I write you this letter as a means to address and create an open dialog regarding the needs of Black girls and other girls of color in your (school/district). Black girls, and other girls of color, particularly those who identify as Black/African American/African Diaspora, Hispanic/Latina/Latinx, and Indigenous, disproportionately experience exclusionary school discipline, including; suspension, expulsion, referrals to law enforcement and arrest. The most recent data release by the U.S. Department of Education Office for Civil Rights shows that Black girls are 7 times more likely to be suspended from school, are 4 times more likely to be arrested on school campus and are 3 times more likely to be referred to law enforcement -in comparison to white female students. These disparities are even evident in elementary schools, where Latina/Latinx girls represented 26% of the elementary school female population but 40 % of all elementary-age girls arrested in schools.
Punitive practices and policies like the aforementioned, fuel systemic inequities and outcomes based on race and gender and have profound consequences for Black girls. These policies and practices, rather than promote safety and well-being, disproportionately push Black girls out of school and further onto the margins. In a report published by The National Black Women’s Justice Institute, it stated that across the nation, Black girls and other girls of color have described experiencing subjective school discipline in response to their expressions, presentation, and/or identity, and not in response to an actual threat to school safety. Punitive practices like these, decrease classroom instruction time, are linked to poor student performance, exacerbates trauma and ultimelty, create and exacerbate a pathway to contact with the juvenile court and criminal legal system.
We must, and can do better for all students; particularly students that have historically been the subjects of racist and sexist policies and practices in our schools and communities.
Schools and school districts across the nation are actively reimagining and creating schools that meet the needs of all students. And I am writing to ask you to join in with the schools and communities that are working to change the education and life outcomes for Black girls and other girls of color in our schools. Many organizations like, Girls for Gender Equity, National Women’s Law Center, Advancement Project, National Black Women’s Justice Institute, Dignity in School Campaign and many more, have created policy recommendations on the national, state and local level that I believe can help us improve the outcomes for our Black girls. Below, I have pulled out a few key recommendations from their reports that I believe we can do right here in our District;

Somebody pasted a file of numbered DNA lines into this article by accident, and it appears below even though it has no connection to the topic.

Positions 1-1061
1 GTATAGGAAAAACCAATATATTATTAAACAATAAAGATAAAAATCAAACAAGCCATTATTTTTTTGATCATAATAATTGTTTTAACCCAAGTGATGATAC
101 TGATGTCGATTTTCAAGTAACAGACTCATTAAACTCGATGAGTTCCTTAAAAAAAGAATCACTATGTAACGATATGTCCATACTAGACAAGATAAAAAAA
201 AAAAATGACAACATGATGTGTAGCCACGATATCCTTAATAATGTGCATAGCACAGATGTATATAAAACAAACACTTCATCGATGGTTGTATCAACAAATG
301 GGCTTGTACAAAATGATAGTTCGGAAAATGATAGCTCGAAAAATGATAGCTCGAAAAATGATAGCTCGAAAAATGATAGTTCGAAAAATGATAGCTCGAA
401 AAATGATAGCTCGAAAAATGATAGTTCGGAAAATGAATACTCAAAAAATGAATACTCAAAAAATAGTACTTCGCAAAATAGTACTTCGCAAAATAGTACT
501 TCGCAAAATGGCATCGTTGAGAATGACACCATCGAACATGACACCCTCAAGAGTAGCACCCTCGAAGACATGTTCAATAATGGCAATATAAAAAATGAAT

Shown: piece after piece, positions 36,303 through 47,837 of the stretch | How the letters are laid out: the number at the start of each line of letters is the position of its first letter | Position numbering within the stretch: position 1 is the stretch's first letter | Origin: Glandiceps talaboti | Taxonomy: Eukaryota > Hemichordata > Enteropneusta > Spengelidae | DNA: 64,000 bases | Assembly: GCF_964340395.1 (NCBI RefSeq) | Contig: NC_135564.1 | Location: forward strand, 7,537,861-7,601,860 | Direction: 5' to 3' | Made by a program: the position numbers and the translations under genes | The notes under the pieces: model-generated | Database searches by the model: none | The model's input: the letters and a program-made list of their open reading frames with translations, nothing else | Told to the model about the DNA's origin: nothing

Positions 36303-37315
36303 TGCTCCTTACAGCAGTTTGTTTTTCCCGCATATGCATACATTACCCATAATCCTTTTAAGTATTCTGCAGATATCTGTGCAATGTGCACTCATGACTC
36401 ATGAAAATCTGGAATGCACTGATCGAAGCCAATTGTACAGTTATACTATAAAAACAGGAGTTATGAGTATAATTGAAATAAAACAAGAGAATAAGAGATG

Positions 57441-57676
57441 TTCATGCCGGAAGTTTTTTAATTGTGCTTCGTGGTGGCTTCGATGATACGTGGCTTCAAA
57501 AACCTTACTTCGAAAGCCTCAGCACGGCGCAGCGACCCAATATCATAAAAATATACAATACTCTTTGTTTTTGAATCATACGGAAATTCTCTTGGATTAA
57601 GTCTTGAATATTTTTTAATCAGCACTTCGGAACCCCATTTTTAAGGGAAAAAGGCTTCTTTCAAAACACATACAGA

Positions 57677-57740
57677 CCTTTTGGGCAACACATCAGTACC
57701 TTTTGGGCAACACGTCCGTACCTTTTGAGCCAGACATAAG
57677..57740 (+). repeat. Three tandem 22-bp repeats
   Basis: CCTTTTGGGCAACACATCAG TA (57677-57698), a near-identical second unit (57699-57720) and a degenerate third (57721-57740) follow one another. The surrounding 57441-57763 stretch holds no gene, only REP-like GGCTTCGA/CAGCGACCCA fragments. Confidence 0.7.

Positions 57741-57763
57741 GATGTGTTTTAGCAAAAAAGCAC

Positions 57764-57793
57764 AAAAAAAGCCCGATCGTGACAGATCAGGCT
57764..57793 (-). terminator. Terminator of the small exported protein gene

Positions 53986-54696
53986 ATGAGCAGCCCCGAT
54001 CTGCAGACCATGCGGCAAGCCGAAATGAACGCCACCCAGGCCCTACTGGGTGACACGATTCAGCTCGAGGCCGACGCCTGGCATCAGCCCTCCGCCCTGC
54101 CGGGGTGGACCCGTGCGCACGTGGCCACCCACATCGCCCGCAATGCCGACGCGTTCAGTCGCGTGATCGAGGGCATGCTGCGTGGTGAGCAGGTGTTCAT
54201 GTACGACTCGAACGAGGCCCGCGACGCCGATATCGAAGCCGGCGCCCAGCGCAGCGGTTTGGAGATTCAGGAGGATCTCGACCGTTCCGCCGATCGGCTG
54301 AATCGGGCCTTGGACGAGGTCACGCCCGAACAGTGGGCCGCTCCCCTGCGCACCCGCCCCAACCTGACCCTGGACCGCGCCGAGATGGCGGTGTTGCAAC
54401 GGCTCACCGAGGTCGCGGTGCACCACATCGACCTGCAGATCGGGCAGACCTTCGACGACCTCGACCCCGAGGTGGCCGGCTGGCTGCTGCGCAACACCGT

Remove school based law enforcement from our schools, and;
Eliminate the use of suspension and expulsion for pre-K and grades K-2, and;
Review and co- construct with students, codes of conduct, dress codes and other related school mandates to include equity policies with a robust articulation of gender and sex equity and student-focused responses to sexual harassment and assault, and;
Eliminate Zero Tolerance Policies, and;
Develop a robust continuum of alternatives to exclusionary discipline, and;
Provide adequate mental and physical health resources in school, and;
Ensure comprehensive in-school support for Lesbian, Gay, Bisexual, Queer (LGBQ) and Transgender, Gender Nonconforming (TGNC) students and non- binary students, and;
Protect immigrant youth and families by eliminating and preventing the presence of Immigration Customs Enforcement (ICE) officers in school communities, and;
Support legislation and policies that require school districts and post-secondary institutions to provide support to pregnant and parenting students.
I know that you care about all students. In my experience, most teachers, facility and staff also care about all students. It’s time for our schools to demonstrate to Black girls and other girls of color what it means to support, listen and act on their behalf in an effort to provide a safe learning environment where they will not be subjectively criminalize, stigmatized, or disportpotatlypunished for who they are, what they look like, their trauma or expression. I want our schools to be the foundation that places Black girls and other girls of color on the trajectory of lifelong success. This can only be accomplished by creating change in the policies and practices that govern our schools. I know we can do it.
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